The northern-most brewery in the world can be found in Tromso. Mack’s Beer Hall is one of those places that transcends a mere brewery and becomes an iconic attraction in the city. There’s nothing better than pulling up a table and enjoying a pint on a cold winter day. Mack’s is a Tromso institution.
Or just do nothing at all. Tromso is a great city to slow down and be in the moment. Pull up a chair in a coffee shop, enjoy a cup and stare out the windows at the mountains. Or you can wander the small lanes in town and drop into shops and just experience small-town life.
Where to Stay
Radisson Blu Tromso. This is arguably the best hotel in Tromso. The Radisson Blu Tromso has a commanding location on the water, offers views of the bay and the mountains, and is extremely close to the tourist information office. When it comes to location, the Radisdon Blu has it. Unfortunately, during our trip, the hotel was fully booked. (Book a room here)
Comfort Hotel Xpress Tromso. The Comfort Hotel Xpress is the budget hotel in the Clarion group. The rooms were warm, clean and comfortable but without frills or amenities. The room was also extremely small. However, for a rather last-minute trip, it fit the bill for us and offered good value for the money. As a bonus, the location was very central (halfway between the TI and Mack’s Brewery). (Book a room here)
Apartment rentals. There are a bunch of apartments and vacation homes for rent in Tromso. Many of them include lots of excellent perks like a rental car, heavy thermal suits, winter boots, etc. If you are looking for more room or something a bit more independent, check out vacation rentals in Tromso. (Check current prices here.)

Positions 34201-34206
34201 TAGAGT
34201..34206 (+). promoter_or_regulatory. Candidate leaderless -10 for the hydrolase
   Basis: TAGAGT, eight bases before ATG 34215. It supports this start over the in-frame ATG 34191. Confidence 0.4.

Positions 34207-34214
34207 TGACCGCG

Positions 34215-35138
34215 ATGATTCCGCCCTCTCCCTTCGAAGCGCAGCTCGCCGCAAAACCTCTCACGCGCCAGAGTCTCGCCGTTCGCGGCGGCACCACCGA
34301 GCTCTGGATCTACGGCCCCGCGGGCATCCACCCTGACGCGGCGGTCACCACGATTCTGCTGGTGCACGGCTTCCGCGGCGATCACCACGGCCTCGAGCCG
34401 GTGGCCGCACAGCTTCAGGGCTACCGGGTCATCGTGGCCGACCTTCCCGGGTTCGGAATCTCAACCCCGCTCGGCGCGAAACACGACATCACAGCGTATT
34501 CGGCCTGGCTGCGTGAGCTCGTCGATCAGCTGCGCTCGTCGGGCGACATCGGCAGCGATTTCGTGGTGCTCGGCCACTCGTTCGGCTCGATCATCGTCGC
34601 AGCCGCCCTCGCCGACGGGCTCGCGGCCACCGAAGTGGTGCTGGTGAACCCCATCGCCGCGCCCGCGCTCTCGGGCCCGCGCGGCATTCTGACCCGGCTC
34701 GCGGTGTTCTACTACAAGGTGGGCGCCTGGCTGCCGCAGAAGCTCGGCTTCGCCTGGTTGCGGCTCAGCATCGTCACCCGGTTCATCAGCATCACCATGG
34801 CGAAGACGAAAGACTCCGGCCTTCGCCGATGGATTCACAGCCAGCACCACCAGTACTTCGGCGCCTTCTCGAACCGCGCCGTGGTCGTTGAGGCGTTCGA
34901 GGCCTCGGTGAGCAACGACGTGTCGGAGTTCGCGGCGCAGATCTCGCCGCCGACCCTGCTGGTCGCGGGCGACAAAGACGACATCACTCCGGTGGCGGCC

Where to Eat
In addition to being an outdoor paradise, Tromso is a college town. That means there are lots of reasonable, cheap eats to be had throughout the town. Here are a few of our favorites.
Mack’s Beer Hall. This is the tasting room at the world’s northern most brewery: Mack’s Brewery. Mack’s features a broad selection of their own craft beers. It closes early, so makes a good happy hour option. Food options are (sadly) lacking.
Suvi. One thing you’ll learn in Norway is that they love flavorful and spicy food. In Tromso, that means a visit to Suvi (which is diagonally across the street from the Comfort Xpress hotel). Suvi serves amazing pan-Asian cuisine featuring heavily on Vietnamese dishes, but also sushi and Thai-inspired dishes.
Kaia Bar & Restaurant. Located right on the water at Tromso’s marina (and featuring views of the bridge and the cathedral), Kaia is the place for a heavy meal to fuel up before going out into the cold. We ducked in here for burgers and fish and chips before our first night out with the aurora.
Good Food Tromso. This food cart is open late (like 4:00am late on the weekends), which makes it the perfect spot for a post-aurora trip refueling (or after a night of hard drinking). Standard kebab fare with friendly employees.
Raketten. The Scandinavians love their hotdogs. And Raketten kiosk is the place in Tromso. Standard dogs plus exotic fare like Reindeer are available. They aren’t open very late so it makes a good lunch spot.
Lance Longwell is a travel writer and photographer who has published Travel Addicts since 2008, making it one of the oldest travel blogs. He is a life-long traveler, having visited all 50 of the United States by the time he graduated high school. Lance has continued his adventures by visiting 70 countries on 5 continents – all in search of the world’s perfect sausage. He’s a passionate foodie and enjoys hot springs and cultural oddities. When he’s not traveling (or writing about travel), you’ll find him photographing his hometown of Philadelphia.